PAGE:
The American Heritage Dictionary defines a child as “an immature person.” When we experience distress or discomfort, it often seems easier to operate in a childish way than to call on our adult selves. But by operating from the place of a child we deny ourselves the sense of pride we can take in mature growth and development, and we miss out on the sense of achievement we find when we overcome obstacles and reach goals. Pop-psychology’s Inner Child phenomenon robbed adults of the joys of emotional adulthood, and instead kept them planted firmly in perpetual psychological childhood.
However, once we are adults, our inner, “True Selves” must be adults if we are to reach our potential in the real world. When we understand the value of maturity, we can benefit from recognizing the opportunities for growth and development throughout the many stages and challenges of adulthood. If the latter part of the 20th century was the era of the Inner Child, I propose that the 21st century be the era of the Inner Adult.
Parenting Your Inner Child
We each have an “Inner Adult”––the part of us that is ultimately competent, successful, strong, alive and fulfilled. Once we are chronologically adults, this is our Real Self––who we truly are. Using illiberal postmodern mental gymnastics (such as what we’ve seen at some elite liberal arts colleges), we can learn to ignore, stifle or deny our Inner Adult. When this vital part of ourselves is not honored, a fragile, disempowered self emerges that can often feel victimized and exploited rather than competent and purposeful. This “false self” avoids taking ownership of actions. When we make mistakes, this false self blames others, blames circumstances—it finds some way to feel victimized and avoid accountability.
Huge elephants become docile by being firmly chained when they are too small to break away from their shackles. Psychologist Martin Seligman found that in the same way, without enough experience overcoming obstacles, people can become pessimistic, perpetual “victims.” They feel disempowered, believing that the world acts on them rather than experiencing the reverse. Conversely, optimists are people who have learned to view problems as temporary setbacks, and routinely take steps empower themselves and create solutions.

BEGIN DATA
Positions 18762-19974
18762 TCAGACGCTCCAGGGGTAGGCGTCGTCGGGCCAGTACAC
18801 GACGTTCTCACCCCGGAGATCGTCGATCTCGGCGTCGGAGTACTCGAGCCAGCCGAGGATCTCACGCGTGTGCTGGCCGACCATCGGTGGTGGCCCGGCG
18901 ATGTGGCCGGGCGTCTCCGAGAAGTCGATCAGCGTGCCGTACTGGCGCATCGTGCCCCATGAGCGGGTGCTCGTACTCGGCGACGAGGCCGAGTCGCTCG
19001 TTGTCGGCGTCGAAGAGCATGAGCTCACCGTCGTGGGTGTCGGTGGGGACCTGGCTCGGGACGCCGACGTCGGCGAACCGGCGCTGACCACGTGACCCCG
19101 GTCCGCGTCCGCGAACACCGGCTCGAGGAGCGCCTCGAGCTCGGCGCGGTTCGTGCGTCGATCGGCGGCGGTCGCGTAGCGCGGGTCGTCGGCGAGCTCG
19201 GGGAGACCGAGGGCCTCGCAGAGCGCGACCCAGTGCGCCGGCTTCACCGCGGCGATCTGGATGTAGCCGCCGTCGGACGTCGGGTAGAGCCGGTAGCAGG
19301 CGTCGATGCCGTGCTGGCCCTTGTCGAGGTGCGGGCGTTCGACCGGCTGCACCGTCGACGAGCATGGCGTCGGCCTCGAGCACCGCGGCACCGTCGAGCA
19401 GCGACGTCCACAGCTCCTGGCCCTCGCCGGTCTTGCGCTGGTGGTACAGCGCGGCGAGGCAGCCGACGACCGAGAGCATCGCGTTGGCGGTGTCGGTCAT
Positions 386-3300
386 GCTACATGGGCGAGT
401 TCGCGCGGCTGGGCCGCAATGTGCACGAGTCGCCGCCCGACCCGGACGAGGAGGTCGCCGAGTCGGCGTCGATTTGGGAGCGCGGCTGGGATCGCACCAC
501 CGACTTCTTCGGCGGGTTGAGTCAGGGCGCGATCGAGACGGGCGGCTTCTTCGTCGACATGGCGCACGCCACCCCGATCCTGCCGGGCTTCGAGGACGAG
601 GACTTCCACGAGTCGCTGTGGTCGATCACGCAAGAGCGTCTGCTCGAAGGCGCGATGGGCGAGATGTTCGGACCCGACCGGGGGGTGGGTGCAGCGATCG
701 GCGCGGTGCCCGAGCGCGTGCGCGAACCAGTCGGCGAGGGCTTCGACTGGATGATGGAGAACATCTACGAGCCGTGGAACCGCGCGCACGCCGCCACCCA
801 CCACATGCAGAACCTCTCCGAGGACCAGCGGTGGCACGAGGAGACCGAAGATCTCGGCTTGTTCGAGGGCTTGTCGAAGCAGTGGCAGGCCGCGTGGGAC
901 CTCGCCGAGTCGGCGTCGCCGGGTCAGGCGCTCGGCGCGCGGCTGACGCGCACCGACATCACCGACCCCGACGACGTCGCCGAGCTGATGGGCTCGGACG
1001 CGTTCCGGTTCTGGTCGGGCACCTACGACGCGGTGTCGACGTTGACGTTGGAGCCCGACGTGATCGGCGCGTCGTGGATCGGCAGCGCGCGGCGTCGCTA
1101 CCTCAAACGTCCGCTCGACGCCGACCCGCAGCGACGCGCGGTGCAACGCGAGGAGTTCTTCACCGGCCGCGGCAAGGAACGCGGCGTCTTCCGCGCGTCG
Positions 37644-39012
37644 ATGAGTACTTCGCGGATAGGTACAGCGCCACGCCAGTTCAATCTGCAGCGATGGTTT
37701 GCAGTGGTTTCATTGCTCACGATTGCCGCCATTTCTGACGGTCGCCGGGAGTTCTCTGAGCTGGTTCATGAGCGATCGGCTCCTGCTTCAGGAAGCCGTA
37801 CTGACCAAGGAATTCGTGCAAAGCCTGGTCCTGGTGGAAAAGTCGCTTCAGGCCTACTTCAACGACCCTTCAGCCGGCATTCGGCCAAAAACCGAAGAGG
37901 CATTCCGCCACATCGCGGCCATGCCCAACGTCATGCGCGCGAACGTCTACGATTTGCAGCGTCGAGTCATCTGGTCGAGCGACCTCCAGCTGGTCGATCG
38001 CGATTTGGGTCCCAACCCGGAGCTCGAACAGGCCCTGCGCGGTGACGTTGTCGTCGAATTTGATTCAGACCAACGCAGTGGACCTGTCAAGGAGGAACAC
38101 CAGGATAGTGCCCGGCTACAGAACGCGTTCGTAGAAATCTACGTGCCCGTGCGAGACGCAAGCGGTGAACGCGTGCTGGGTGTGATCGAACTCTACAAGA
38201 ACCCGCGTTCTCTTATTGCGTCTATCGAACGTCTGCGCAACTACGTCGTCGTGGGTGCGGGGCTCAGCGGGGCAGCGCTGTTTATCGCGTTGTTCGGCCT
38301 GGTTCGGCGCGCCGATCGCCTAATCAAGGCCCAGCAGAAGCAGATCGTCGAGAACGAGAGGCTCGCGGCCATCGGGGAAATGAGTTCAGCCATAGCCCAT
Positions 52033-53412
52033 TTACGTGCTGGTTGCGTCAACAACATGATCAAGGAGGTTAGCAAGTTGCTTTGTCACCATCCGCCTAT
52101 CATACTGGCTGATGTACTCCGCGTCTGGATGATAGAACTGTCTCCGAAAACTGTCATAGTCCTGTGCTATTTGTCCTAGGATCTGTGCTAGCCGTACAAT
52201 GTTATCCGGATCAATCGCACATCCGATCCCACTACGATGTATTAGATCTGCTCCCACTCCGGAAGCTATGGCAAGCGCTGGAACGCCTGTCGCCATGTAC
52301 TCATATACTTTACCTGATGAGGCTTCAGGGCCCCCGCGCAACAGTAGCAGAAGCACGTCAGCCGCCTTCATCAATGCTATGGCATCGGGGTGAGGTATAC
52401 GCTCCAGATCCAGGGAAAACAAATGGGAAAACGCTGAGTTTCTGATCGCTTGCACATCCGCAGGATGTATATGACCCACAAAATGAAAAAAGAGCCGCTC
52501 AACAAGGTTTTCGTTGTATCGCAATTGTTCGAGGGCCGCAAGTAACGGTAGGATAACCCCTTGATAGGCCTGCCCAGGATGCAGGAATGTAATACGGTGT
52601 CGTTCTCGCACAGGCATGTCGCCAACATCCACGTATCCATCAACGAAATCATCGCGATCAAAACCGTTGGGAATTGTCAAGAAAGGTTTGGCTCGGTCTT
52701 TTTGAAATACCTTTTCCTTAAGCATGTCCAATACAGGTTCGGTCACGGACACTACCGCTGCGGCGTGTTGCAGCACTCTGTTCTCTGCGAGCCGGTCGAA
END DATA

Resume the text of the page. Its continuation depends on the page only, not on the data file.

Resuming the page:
The Inner Child is the eternal “victim” who feels incapable of even confronting problems. The best the Inner Child can do is appeal to a parental figure to make things better. But as the late Rev. Peter Gomes used to say, “There is no such thing as an easy, fast, or cheap solution to any problem worthy of being called a problem.”[v] And the Inner Adult, on the other hand, takes on the challenges of finding solutions by owning the problems. With the help of your Inner Adult, even problems worthy of being called problems do not dehumanize or invalidate you.
If you are capable of looking at problems as temporary obstacles that you, yourself, can overcome, your Inner Adult will not be hard to find. If, on the other hand, you prefer to play the blame-game, it may be time to help your Inner Child grow up.
[ii] Campbell, B., & Manning, J. (2014). Microaggression and moral cultures. Comparative sociology, 13, 692-726
[iii] Capacchione, L. (1991). Recovery of Your Inner Child. New York: Simon & Schuster.
[iv] Capacchione, L. (1991). Recovery of Your Inner Child. New York: Simon & Schuster.
[v] Reverend Peter Gomes, addressing the Aspen Institute Ideas Festival 2008